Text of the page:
I'd suggest you follow the flue (chimney) from the furnace, and you'll likely find a blower fan that needs a shot of oil.
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The high-pitched whining you hear is almost certainly from the exhaust fan.
Your furnace has two fans -- a small exhaust fan to make sure there's a draft up the chimney to exhaust the combustion gases, and a large blower fan to blow the air throughout the house. The running of the exhaust fan coincides with when the gas is burning, which is what you described.
It sounds like you've got a failed bearing in the exhaust fan, and it's probably eventually going to fail completely. Ours took at least a year to completely fail after the first time we heard it making bad noises.
If you've got a service plan on the furnace, you can ask them to replace the exhaust fan before it dies completely, but they may say no (they did when my exhaust fan was dying and I asked them to replace it). In that case, you'll have to pay them to replace it early, or wait until it fails, in which case you'll have some period of time with no heat while waiting for them to come replace it (and perhaps a longer time while waiting for them to order the correct fan for your furnace, which is also what happened to us).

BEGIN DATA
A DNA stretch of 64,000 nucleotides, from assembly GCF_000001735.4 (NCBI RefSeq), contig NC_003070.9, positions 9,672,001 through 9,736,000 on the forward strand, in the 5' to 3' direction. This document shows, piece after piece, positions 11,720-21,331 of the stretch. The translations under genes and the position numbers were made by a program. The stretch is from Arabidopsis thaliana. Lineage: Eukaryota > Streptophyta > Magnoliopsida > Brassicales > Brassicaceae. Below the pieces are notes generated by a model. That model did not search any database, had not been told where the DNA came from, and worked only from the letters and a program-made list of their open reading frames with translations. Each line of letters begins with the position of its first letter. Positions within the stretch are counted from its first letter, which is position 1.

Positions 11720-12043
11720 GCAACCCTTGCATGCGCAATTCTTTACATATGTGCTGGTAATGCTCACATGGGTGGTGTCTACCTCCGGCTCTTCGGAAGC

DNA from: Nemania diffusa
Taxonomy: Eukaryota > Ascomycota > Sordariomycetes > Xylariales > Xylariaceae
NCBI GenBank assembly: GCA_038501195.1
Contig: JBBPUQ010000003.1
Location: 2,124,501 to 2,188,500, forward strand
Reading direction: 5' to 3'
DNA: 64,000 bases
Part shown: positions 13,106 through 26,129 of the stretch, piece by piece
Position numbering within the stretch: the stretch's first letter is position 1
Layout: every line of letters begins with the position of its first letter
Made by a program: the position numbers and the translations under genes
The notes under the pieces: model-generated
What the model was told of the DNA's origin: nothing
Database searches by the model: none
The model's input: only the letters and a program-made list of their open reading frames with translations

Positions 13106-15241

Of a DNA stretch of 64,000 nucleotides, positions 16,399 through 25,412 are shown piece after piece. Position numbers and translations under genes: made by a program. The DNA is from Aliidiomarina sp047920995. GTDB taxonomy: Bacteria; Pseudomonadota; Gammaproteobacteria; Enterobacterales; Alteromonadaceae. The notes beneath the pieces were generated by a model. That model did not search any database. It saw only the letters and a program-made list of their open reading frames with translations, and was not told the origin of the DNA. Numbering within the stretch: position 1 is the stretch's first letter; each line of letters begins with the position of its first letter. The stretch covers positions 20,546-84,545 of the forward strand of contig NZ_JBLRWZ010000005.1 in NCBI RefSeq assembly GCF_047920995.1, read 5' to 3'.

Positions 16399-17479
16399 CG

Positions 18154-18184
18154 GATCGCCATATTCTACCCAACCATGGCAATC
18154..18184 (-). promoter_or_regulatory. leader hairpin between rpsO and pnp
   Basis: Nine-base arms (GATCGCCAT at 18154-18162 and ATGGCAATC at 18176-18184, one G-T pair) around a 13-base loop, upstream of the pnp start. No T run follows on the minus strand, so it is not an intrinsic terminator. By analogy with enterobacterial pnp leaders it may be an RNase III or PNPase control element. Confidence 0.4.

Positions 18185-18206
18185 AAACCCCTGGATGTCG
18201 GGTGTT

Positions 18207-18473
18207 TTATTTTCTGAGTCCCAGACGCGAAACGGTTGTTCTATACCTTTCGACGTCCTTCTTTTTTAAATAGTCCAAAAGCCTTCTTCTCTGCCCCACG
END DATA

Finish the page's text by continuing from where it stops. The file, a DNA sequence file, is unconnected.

Obviously, if you don't have a service plan on the furnace, then you'll have to pay for replacing the fan whether you do it now or when it fails completely, so you'll probably want to do it now for peace of mind.
I'm including your whole article below, because your initial posting had a typo in the Newsgroups line so it didn't actually appear in alt.home.repair....

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Thanks for all the advice. I found what I think is the inducer fan after opening up my Carrier WeatherMaker 8000 (about 4 years old) and oiled it with wd40 where I could reach, but it still makes the noise. Perhaps it is the bad bearings Jonathan Kamens mentions.
BTW, I called Carrier and there is absolutely no technical help of any kind offered. I can understand that with something so potentially dangerous they don't dare give out advice to consumers, but I'm spoiled by computer and software vendors who at least will look up the symptoms and tell you what they know about a model/version. Carrier offers nothing but "here's someone to call in your area."
wrote:

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The problem might be that you used WD. Which is nearly useless for electric motors. Try "Zoom spout turbine oil". Ask for it at the hardware. Comes in a 4 ounce tall plastic bottle, with a spout tube that comes out. Great stuff.